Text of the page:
Hug Days have been frequent lately (8 already this year!). However, instead of the previous general Hug Days, these usually come with a specialty. Some particular package or area is picked to be looked at for the day. This is a great idea and I think it should be much more effective than attacking bugs at random. However, often the category ends up being Gnome specific (5 of the aforementioned 8 have been). No problem with that, but derivatives should participate in these types of events as well. I’ve gotten the impression that while there are people doing hard QA work on their own, or when someone asks to test something, these organized events are often ignored by Kubuntu people (please correct me if you’ve been participating!) (how about Xubuntu and others?) If the gnome testers are spending a day looking through desktop bugs, then KDE/xfce/etc users/testers can spend their day looking at packages related to their respective desktop.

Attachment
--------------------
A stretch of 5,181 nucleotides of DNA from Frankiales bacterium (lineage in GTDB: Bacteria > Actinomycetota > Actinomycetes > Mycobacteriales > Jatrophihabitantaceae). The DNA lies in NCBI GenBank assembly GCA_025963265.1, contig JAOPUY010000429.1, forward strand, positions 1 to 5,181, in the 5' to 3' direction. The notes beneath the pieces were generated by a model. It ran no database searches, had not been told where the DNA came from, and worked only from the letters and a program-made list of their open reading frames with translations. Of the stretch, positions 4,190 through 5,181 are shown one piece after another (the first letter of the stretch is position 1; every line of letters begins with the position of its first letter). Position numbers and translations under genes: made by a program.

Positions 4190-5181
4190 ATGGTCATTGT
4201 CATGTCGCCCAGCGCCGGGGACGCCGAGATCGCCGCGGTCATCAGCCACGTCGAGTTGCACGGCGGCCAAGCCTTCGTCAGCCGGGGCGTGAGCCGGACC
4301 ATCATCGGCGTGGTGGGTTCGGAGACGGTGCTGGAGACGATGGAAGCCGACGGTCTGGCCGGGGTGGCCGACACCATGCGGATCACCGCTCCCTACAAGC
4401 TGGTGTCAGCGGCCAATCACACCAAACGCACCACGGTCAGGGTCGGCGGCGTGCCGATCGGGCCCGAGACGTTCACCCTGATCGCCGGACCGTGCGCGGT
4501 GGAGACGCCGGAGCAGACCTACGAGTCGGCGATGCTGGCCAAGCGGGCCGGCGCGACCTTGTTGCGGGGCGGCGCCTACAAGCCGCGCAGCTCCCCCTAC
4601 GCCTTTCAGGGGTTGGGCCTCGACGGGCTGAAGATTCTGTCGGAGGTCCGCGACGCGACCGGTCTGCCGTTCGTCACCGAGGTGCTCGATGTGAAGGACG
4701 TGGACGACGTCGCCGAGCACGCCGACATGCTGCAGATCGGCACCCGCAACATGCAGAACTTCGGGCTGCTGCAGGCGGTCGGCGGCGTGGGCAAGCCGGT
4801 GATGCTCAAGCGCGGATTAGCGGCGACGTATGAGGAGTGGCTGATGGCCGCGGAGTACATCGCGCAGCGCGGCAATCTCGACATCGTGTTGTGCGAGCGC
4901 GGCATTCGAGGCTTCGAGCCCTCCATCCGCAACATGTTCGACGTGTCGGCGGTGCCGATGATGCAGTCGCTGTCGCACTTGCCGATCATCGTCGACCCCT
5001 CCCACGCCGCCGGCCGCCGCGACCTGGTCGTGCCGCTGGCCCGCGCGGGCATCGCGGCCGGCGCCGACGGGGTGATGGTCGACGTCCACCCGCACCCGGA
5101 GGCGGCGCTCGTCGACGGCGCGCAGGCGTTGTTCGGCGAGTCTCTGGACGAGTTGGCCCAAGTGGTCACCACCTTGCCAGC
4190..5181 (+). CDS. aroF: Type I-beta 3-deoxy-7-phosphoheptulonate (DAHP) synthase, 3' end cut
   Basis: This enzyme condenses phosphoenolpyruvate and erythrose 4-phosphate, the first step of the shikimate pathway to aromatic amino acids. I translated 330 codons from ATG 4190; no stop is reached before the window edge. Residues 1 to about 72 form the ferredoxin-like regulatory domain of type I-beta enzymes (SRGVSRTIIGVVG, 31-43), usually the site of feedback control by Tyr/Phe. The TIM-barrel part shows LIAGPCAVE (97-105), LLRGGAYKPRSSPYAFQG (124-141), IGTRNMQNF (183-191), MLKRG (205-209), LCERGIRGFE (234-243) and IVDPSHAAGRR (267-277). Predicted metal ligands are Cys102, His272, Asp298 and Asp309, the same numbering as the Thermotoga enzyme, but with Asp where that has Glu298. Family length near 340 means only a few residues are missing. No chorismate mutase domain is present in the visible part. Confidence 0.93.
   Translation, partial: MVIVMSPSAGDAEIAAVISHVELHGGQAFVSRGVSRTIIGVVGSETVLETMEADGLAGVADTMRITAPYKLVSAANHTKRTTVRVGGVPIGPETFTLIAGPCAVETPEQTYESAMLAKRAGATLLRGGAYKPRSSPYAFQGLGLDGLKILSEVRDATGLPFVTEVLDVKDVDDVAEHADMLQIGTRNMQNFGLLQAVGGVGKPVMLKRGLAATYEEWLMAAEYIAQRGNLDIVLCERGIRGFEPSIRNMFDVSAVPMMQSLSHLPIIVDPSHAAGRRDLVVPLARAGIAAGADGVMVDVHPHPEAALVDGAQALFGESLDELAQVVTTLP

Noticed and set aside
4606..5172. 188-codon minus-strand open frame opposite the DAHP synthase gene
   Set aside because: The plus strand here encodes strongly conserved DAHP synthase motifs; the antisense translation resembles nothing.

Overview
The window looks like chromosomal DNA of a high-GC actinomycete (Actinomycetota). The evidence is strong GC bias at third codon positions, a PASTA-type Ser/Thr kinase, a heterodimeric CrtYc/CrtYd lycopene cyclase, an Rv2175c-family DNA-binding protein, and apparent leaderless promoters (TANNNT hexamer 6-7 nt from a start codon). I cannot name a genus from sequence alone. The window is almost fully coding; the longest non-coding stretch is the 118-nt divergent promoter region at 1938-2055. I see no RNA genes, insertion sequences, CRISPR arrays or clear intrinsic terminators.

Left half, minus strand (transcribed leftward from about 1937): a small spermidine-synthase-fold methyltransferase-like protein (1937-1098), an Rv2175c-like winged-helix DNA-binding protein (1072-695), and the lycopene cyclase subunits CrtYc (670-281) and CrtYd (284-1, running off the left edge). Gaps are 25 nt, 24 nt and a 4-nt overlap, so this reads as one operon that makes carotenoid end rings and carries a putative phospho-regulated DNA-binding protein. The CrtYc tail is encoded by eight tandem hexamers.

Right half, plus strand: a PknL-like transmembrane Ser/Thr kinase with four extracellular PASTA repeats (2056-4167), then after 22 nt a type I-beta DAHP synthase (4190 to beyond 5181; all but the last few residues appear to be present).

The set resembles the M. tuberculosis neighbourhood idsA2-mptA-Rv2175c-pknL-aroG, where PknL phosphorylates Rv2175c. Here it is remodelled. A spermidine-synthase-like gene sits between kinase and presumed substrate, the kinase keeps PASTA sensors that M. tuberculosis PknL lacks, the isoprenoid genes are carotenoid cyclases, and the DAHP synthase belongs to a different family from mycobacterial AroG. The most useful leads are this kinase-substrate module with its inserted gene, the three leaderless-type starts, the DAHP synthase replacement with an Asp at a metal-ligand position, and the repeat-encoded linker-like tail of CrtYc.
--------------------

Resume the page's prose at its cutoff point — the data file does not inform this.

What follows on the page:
What’s missing are the resources that the bug squad guys and other teams have set up and set up for each hug day to help manage and improve the bug reports. Namely:
- A list of bugs to be worked on for the Hug Day. Here’s the one for Gnome Power Manager for Hug Day on Feb. 21 (that’s today in some time zones!). Here’s an analogous page for KDE Guidance Power Manager so this time Kubuntu folks can participate. I don’t know if other derivatives use a different power applet, but if so, then it would be appropriate to make a similar page for it for this Hug Day. And so on for future bug hunting events.
- Debugging procedures. There are pages there for many parts of GNOME on how to improve bug reports and none for KDE or other desktops (if you know of some pages and they just aren’t linked there (or anywhere) please add them!). This certainly needs some work to make bug management effective. To start building up the resources, maybe next time you work on a bug, add a wiki page for that component to tell others what sort of information was required. Combined with 5-a-Day, that should get some decent resources up pretty fast to make the process more efficient in the future.
That’s just a start to some more organized QA for Kubuntu, which I think would help a lot in getting it as polished as Ubuntu is.